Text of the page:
Wednesday, October 12, 2016

Rotator cuff tears - comfort and function are unrelated to cuff integrity in asymptomatic shoulders

Prevalence of asymptomatic rotator cuff tear and their related factors in the Korean population.

These authors investigated 486 volunteers (70.4% female; mean age, 53.1; range, 20-82 years) without any shoulder symptom complaints. Background data, medical history, clinical self-assessment, and physical examination were recorded.

Cuff integrity was evaluated by ultrasound.Below are the ultrasound images of an intact cuff (a), partial tear (b), and full thickness tear (c).

Full thickness tears (FTRCT) were found in 23 subjects (4.7%) but only in those aged ≥49 years. Subjects aged 50-59, 60-69, and ≥70 years of age had FTRCT prevalence rates of 3.5%, 13.3%, and 11.1%, respectively. The prevalence of FTRCTs was higher in subjects with diabetes (P = .042) and a smoking history (P= .002), but no differences were noted for the presence of thyroid disease (P = .051).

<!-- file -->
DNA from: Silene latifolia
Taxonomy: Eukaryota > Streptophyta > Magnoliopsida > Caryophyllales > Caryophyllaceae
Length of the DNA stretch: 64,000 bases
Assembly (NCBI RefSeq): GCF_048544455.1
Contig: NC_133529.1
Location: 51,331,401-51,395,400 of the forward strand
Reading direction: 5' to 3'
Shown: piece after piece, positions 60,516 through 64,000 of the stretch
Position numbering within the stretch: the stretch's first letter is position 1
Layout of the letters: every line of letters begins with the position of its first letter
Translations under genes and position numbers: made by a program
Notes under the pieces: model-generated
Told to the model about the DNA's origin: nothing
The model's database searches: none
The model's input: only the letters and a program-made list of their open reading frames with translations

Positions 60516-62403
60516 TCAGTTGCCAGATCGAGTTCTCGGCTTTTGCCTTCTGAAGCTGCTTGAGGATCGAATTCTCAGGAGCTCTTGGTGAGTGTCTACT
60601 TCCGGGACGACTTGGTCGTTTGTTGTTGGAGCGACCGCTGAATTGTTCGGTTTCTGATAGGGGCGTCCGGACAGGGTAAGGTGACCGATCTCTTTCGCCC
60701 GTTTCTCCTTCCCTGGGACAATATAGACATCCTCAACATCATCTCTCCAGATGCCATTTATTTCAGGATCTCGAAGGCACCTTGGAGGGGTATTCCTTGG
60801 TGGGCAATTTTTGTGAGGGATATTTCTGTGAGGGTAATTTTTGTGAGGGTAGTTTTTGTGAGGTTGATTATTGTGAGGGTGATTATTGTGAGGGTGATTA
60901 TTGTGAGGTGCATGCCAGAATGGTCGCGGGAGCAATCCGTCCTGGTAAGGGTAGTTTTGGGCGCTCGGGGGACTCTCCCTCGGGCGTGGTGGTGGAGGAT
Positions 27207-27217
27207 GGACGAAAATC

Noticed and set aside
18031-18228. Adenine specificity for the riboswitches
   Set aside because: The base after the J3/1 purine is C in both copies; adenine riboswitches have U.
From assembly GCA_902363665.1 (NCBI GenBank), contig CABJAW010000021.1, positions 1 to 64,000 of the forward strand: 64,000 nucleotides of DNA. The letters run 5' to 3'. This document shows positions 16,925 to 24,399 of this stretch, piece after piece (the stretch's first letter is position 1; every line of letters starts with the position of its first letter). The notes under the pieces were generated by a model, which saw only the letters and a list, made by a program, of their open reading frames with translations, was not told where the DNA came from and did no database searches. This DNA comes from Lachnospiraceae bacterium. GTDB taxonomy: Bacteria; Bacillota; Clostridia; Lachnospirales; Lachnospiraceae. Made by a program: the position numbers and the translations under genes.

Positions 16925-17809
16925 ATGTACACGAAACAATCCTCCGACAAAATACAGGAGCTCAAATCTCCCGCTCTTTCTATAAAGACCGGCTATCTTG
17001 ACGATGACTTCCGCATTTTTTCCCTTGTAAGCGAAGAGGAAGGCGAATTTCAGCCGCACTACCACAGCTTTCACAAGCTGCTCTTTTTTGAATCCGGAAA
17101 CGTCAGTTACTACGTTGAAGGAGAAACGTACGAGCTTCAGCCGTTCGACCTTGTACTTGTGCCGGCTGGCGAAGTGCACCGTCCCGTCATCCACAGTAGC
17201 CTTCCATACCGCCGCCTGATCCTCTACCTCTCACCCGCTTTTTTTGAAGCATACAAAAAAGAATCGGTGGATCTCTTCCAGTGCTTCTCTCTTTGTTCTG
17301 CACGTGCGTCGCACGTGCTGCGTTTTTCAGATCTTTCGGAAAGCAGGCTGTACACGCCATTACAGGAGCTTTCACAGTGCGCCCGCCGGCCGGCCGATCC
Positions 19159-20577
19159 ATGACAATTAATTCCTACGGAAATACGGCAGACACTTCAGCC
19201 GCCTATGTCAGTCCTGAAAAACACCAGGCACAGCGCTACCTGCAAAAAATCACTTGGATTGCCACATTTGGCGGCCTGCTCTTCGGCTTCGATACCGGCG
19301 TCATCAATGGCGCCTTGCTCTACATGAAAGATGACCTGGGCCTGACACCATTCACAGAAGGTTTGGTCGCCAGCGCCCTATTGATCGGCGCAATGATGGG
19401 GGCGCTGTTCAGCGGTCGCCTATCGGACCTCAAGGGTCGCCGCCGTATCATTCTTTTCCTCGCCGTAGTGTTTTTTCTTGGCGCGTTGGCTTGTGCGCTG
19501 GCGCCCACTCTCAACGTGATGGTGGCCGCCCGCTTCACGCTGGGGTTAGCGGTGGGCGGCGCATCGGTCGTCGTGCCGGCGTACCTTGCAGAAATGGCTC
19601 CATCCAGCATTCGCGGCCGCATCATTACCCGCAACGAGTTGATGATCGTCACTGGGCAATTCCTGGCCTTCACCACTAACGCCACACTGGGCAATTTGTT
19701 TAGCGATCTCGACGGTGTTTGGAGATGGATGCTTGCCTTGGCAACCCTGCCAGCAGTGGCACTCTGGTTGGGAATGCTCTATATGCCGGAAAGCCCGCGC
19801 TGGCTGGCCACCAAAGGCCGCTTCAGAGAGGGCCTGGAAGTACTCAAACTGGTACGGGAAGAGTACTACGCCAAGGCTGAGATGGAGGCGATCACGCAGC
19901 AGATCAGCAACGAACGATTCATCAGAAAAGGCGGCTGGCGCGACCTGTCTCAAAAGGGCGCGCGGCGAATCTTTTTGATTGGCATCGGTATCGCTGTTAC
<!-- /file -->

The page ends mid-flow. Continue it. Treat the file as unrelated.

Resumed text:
The comfort and function of the shoulders were essentially independent of the cuff integrity (data from authors' Table V):

Comment: In this series of 486 volunteers without any shoulder complaints, the comfort and function were not affected by the integrity of the cuff. This again points to the observation that full and partial thickness cuff tears can be asymptomatic.